But there are some circumstances where I think that is not appropriate.  Specifically, proper names.  If you are going to say someone’s name, I think you should make an effort to pronounce it correctly.  Of course, the problem of the sound not existing is still extant, but otherwise, one should at least make an effort.  Because one’s name is one’s name, and it’s a sign of respect to pronounce it properly.

So, I think the commenter (setting aside their thinly veiled attempts at insults) was incorrect.  It’s pronounced “hee-ta-chi”, should be pronounced that way, and those who do not should be gently corrected.

This is why when I say, for example, “Takahashi Minami”, I first of all always say it with the given name first, and I always try to pronounce it the way a native speaker would (as close as I can get, anyway).  It’s just a matter of respect.  I’ll even add “san” when appropriate.  It is, to me, rather jarring when I read articles that try to “westernize” Japanese names.  It never feels right to me.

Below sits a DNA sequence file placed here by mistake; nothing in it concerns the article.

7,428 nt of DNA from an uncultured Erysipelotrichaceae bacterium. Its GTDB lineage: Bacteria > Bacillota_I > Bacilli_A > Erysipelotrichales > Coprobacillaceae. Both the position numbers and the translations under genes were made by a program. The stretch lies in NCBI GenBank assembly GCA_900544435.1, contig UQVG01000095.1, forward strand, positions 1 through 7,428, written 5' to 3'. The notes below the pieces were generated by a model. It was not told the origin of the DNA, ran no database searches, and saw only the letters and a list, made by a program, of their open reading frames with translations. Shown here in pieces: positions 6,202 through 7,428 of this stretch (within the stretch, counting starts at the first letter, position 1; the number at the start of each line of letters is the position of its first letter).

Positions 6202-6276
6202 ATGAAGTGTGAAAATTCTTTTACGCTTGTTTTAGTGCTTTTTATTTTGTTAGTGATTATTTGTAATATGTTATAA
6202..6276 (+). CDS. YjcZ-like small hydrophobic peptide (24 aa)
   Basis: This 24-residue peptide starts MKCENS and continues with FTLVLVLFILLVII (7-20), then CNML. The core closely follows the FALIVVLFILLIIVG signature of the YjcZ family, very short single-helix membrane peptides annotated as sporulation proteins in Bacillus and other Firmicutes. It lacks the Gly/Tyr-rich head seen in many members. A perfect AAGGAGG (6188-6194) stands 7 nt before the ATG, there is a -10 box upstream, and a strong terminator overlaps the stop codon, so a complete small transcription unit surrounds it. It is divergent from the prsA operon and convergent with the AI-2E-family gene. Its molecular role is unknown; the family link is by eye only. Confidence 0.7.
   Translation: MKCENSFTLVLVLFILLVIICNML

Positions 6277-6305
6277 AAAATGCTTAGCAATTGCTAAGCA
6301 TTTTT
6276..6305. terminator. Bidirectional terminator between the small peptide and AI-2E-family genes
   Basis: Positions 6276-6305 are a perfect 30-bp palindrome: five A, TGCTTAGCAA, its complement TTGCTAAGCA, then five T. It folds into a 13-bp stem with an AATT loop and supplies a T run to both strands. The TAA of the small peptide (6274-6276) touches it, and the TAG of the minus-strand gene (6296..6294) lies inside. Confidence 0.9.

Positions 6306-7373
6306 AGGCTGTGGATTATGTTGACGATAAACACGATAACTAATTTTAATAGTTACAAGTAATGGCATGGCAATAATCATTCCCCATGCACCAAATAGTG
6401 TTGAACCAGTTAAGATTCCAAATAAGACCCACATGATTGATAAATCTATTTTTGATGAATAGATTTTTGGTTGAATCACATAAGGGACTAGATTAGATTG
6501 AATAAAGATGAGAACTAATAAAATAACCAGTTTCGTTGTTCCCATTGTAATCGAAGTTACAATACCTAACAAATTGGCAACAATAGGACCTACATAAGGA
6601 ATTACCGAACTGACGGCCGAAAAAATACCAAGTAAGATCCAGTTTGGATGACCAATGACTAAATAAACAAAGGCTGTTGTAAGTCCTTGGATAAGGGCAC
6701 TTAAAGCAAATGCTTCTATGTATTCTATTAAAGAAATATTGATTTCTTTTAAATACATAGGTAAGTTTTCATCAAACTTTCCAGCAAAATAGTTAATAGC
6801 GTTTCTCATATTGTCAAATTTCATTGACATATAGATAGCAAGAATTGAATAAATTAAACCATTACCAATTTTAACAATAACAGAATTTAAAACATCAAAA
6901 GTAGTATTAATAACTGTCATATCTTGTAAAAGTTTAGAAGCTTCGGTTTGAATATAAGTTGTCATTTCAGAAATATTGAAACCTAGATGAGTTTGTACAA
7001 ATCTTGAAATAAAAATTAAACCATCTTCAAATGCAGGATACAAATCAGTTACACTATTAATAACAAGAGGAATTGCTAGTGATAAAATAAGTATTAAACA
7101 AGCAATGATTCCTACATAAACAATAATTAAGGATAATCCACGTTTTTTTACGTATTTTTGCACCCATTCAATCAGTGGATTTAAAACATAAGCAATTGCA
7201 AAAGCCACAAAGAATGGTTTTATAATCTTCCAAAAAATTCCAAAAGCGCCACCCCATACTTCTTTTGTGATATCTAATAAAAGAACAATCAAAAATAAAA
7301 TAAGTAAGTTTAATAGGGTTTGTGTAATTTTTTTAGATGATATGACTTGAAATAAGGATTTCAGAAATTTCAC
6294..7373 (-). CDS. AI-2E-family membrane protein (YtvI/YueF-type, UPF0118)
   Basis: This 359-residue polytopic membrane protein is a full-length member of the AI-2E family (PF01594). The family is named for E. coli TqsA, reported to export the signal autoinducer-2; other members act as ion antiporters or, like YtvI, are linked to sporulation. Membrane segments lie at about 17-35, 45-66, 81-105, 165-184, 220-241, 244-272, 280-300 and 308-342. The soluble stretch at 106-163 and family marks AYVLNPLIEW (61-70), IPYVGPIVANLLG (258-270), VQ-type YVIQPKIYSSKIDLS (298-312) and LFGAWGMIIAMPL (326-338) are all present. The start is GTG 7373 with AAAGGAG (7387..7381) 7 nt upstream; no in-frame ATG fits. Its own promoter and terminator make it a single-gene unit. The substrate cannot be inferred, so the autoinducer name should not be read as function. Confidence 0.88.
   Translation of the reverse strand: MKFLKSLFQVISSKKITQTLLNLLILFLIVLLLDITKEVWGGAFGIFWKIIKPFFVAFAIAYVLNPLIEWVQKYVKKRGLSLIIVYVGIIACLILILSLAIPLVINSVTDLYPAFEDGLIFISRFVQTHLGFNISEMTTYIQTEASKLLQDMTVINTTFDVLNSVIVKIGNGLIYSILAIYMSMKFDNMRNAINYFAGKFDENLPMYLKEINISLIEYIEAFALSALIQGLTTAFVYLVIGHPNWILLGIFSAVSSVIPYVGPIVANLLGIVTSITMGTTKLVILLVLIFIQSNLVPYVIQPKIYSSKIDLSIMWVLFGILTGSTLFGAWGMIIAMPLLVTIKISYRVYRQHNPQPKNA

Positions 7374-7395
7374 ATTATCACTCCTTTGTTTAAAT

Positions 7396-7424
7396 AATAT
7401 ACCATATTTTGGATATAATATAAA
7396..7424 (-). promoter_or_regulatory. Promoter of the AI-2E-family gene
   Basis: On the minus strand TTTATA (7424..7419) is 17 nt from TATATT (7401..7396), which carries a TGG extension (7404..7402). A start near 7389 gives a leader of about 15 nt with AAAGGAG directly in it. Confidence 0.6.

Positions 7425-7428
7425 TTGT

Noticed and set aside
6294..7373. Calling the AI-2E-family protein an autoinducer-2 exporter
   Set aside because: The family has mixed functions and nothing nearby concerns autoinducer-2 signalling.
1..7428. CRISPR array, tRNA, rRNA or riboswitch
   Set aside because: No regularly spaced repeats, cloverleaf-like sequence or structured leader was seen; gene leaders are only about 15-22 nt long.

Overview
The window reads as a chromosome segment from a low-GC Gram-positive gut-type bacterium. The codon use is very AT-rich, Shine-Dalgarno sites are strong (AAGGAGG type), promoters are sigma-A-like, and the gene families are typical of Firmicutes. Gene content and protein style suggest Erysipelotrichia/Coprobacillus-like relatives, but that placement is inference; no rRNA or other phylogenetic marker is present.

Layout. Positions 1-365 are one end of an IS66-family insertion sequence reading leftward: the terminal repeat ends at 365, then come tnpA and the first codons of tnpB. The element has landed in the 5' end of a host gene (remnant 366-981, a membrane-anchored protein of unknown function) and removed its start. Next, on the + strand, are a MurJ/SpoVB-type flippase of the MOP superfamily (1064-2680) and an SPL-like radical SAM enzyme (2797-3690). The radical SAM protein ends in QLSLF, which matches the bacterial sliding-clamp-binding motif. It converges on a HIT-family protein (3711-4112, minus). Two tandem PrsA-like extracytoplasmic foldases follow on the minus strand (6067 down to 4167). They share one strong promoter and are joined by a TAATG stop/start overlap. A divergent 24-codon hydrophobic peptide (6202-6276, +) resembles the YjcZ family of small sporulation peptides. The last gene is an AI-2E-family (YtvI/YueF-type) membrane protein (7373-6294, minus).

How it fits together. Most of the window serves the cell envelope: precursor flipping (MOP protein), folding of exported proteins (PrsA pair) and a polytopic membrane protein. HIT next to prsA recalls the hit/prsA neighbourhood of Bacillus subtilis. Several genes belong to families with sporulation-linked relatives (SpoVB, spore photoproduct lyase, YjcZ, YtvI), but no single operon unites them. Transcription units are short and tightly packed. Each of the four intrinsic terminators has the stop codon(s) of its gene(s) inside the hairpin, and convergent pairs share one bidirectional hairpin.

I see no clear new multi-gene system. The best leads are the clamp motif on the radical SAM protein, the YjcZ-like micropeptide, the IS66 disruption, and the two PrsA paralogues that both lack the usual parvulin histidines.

I will also attempt to say “kawaii” correctly, even if I’m using it as an English loanword (which it is now!).  It is not pronounced like “Hawaii”.  But I will not say the Japanese pronunciation of “typhoon” (taifu) because it is not only a loanword but has been significantly altered to the point where “typhoon” is actually an English word, and that is its correct pronunciation.

Apparently, some people believe that it is never appropriate to correct one’s pronunciation.

They can then ignore me.